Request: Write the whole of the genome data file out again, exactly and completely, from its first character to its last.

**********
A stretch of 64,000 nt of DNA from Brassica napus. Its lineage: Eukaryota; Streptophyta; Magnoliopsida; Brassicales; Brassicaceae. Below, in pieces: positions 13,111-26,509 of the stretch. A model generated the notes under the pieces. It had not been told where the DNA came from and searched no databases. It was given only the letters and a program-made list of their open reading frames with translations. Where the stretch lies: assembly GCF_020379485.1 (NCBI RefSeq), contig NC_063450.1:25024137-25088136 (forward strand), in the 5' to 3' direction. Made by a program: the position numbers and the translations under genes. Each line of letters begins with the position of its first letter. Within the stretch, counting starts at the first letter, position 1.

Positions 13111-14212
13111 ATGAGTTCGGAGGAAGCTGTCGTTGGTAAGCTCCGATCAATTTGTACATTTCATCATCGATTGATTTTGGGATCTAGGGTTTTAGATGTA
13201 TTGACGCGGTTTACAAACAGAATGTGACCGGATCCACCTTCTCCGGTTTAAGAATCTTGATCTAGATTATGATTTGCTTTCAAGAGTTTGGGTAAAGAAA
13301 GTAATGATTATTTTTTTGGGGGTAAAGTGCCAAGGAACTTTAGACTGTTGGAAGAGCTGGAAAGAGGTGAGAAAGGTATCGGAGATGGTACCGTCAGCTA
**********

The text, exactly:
A stretch of 64,000 nt of DNA from Brassica napus. Its lineage: Eukaryota; Streptophyta; Magnoliopsida; Brassicales; Brassicaceae. Below, in pieces: positions 13,111-26,509 of the stretch. A model generated the notes under the pieces. It had not been told where the DNA came from and searched no databases. It was given only the letters and a program-made list of their open reading frames with translations. Where the stretch lies: assembly GCF_020379485.1 (NCBI RefSeq), contig NC_063450.1:25024137-25088136 (forward strand), in the 5' to 3' direction. Made by a program: the position numbers and the translations under genes. Each line of letters begins with the position of its first letter. Within the stretch, counting starts at the first letter, position 1.

Positions 13111-14212
13111 ATGAGTTCGGAGGAAGCTGTCGTTGGTAAGCTCCGATCAATTTGTACATTTCATCATCGATTGATTTTGGGATCTAGGGTTTTAGATGTA
13201 TTGACGCGGTTTACAAACAGAATGTGACCGGATCCACCTTCTCCGGTTTAAGAATCTTGATCTAGATTATGATTTGCTTTCAAGAGTTTGGGTAAAGAAA
13301 GTAATGATTATTTTTTTGGGGGTAAAGTGCCAAGGAACTTTAGACTGTTGGAAGAGCTGGAAAGAGGTGAGAAAGGTATCGGAGATGGTACCGTCAGCTA